Integrating Quality Management and Manufacturing Operations

Manufacturing and quality management are inextricably connected in process and theory, but often poorly or informally connected in data systems. Manufacturing Operations have deployed Manufacturing Operations Management (MOM) systems to manage manufacturing maintenance, operations and functional quality. Quality Management has deployed an Enterprise Quality Management System (EQMS) to provide overarching quality management, including manufacturing quality governance activities such as Non Conformance (NC) and CAPA. Unfortunately, although both play a vital role in quality management and share certain processes, they are often disconnected systems.

According to LNS Research Principle Analyst Andrew Hughes’ research, manufacturing leaders most commonly identify quality management as the most critical area of MOM software responsible for their company’s success, equal with Production Execution Management. dan_jac.png

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From a quality perspective, those that have implemented closed loop systems across design, manufacturing and suppliers have 48% more successful new product introductions. However, the majority haven’t implemented these yet. Integration of quality systems with other “disparate data sources” is consistently cited as the single top challenge in meeting quality objectives at 38% of respondents.

Where is the Overlap?

Often a company may have many MOM or MES systems, as well as hopefully one EQMS. Each MOM will track maintenance, production, quality, and inventory, often at a plant level. Quality data includes processes such as in-line and off-line inspections, Non-Conformances (NCs), as well as possibly CAPAs and SPC. The focus of MOM NCs are on manufacturing, and CAPAs are typically lean, lightweight corrective actions. Referring to the quality Infographic based on the ISA-95 framework, specifically under the make portion of the value chain. MOM primarily operates in the “Functional Quality” portion, although it does have overlap with the “Enterprise Quality” portion.

The EQMS will capture core ISO quality processes such as Audits, Change Management, etc, as well as NC and CAPA. EQMS processes are corporate-wide and as such have tentacles across the corporation. For instance, the NC process in EQMS can be associated with manufacturing, but also Audits and other inputs. Therefore, EQMS primarily operates in the “Enterprise Quality” portion, although because some EQMS solutions support inspection tracking it also dips into the “Functional Quality” portion.dan_jacc.png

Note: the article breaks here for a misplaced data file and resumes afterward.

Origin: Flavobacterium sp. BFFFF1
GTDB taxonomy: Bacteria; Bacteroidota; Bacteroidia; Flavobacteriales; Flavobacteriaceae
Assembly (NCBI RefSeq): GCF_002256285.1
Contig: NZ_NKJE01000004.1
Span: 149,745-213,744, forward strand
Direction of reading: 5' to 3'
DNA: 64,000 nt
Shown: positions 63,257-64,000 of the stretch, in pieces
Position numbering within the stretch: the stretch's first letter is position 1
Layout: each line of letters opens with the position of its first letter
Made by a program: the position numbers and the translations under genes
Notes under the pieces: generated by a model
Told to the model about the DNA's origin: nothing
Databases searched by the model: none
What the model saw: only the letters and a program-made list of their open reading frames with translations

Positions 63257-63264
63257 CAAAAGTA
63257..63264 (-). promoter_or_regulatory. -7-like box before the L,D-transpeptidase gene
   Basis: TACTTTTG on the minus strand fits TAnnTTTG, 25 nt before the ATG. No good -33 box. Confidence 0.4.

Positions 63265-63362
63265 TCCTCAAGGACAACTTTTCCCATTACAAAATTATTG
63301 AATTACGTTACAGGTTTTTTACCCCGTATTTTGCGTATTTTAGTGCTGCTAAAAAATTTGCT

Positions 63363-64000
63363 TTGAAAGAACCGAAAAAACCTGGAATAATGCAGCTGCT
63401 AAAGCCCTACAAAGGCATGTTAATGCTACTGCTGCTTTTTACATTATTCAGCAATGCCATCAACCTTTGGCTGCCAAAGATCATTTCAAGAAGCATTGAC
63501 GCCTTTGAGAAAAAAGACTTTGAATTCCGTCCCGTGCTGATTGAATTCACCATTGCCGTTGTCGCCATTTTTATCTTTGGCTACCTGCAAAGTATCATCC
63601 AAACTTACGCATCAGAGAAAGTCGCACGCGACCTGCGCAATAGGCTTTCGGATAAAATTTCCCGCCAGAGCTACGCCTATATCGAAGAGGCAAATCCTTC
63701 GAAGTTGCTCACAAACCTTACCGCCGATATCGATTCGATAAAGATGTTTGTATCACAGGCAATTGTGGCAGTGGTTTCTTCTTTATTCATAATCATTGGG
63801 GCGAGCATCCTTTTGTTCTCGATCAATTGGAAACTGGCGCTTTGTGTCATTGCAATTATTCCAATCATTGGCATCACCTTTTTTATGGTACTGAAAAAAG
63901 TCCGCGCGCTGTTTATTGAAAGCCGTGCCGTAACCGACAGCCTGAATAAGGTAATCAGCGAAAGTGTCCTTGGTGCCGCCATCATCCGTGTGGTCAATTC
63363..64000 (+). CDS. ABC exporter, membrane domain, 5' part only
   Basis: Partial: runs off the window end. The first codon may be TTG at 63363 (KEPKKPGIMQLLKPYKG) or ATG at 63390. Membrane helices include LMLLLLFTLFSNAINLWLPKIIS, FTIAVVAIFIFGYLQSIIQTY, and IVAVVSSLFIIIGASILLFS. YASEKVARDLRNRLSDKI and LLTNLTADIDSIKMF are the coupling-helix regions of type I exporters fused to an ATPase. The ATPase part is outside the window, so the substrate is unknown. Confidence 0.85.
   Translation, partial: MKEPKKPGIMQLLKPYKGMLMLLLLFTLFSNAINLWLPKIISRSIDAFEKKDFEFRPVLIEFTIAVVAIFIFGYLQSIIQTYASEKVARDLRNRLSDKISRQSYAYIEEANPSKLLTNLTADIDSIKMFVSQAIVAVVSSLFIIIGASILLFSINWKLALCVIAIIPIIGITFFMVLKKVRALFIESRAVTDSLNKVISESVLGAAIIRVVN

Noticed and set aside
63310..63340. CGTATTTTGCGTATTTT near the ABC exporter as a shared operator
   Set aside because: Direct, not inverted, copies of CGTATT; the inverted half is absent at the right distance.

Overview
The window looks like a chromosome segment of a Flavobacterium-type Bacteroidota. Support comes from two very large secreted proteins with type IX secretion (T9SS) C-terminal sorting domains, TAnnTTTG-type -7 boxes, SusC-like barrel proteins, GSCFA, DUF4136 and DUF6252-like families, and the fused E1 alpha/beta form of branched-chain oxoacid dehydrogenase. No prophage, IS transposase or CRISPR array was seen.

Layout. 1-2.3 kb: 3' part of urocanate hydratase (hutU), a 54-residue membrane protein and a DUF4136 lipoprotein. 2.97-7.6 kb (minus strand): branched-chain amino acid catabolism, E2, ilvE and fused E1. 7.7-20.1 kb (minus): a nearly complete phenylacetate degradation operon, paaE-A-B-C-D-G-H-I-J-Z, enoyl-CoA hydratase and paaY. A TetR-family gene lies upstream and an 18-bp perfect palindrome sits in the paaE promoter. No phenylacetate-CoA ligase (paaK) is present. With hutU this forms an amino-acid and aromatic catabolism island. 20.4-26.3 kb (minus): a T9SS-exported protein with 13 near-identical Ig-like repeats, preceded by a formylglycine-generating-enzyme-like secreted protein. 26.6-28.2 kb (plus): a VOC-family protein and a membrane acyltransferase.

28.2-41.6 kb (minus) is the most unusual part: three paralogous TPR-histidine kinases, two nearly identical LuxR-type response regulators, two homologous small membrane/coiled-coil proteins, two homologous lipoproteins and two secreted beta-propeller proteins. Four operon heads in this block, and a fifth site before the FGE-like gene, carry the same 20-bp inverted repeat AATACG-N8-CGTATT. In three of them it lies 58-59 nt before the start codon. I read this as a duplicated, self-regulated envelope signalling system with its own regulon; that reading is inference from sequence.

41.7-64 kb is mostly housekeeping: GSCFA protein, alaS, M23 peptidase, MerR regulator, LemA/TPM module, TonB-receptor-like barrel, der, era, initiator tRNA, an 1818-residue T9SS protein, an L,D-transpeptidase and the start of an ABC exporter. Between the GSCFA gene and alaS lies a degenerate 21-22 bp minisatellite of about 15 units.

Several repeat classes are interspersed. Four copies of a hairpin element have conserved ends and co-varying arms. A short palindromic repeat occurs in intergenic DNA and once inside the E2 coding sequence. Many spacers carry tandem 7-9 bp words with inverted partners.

Which System Should Master Quality Information?

Our recent blog “What System Should Own Our Quality Data?” discussed the need to determine data mastery and traceability, as well as consideration of use scenarios when deciding system overlap. In the case of MOM and EQMS, how should we establish quality information mastery and traceability such that we maximize plant, business unit and corporate quality? Here are some considerations related to:

  • Inspections- In most organizations, the high value of connecting Level 3 Quality Inspection data to maintenance, production and inventory will likely result in Level 3 quality data being mastered in the MOM.

  • Non Conformances- The NC process is an overlap area between MOM and EQMS. Given that many NCs are generated by manufacturing quality personnel in context of other MOM data including Inspections, there is value in Mastering NCs from within MOM. However, manufacturing NC data is also critical to corporate quality, quality reporting, connections to CAPAs, and regulatory requirements. Additionally, manufacturing NCs are not the only types of quality Non Conformances, and if MOM were to be the data master there could be many resulting data masters.
    Therefore, it may be determined that although manufacturing NCs are initiated from within MOM, at some point in the NC workflow EQMS system becomes the “system of record” and becomes the data master. When to transition data mastery is individualized based on the EQMS and MOM system capabilities and deployment landscape as well as the user roles and use scenarios.
    Regardless of mastery decision, traceability should be established from all systems to the master data.
  • CAPAs- CAPAs will most commonly be mastered in EQMS for a number of reasons. Again, the CAPA ideally has traceability to NCs, audits, Complaints, etc. so that visibility is maintained. With appropriate traceability to all source data systems, our quality manager can not only prioritize more efficiently, but also use traces to improve quality by identifying trends.

One of the top challenges in quality management is “disparate systems and data sources.” However, with careful consideration of system interfaces in the interest of maximizing plant, business unit and corporate quality, systems and data sources are no longer disparate and all stakeholders can benefit.

NEW Research Spotlight on strategies and recommendations for minimizing risk through a migration away from monolithic, single-plant MOM architectures through exploration of Cloud and IIoT technologies that are advancing in manufacturing today.Manufacturing Operations Management

All entries in this Industrial Transformation blog represent the opinions of the authors based on their industry experience and their view of the information collected using the methods described in our Research Integrity. All product and company names are trademarks™ or registered® trademarks of their respective holders. Use of them does not imply any affiliation with or endorsement by them.

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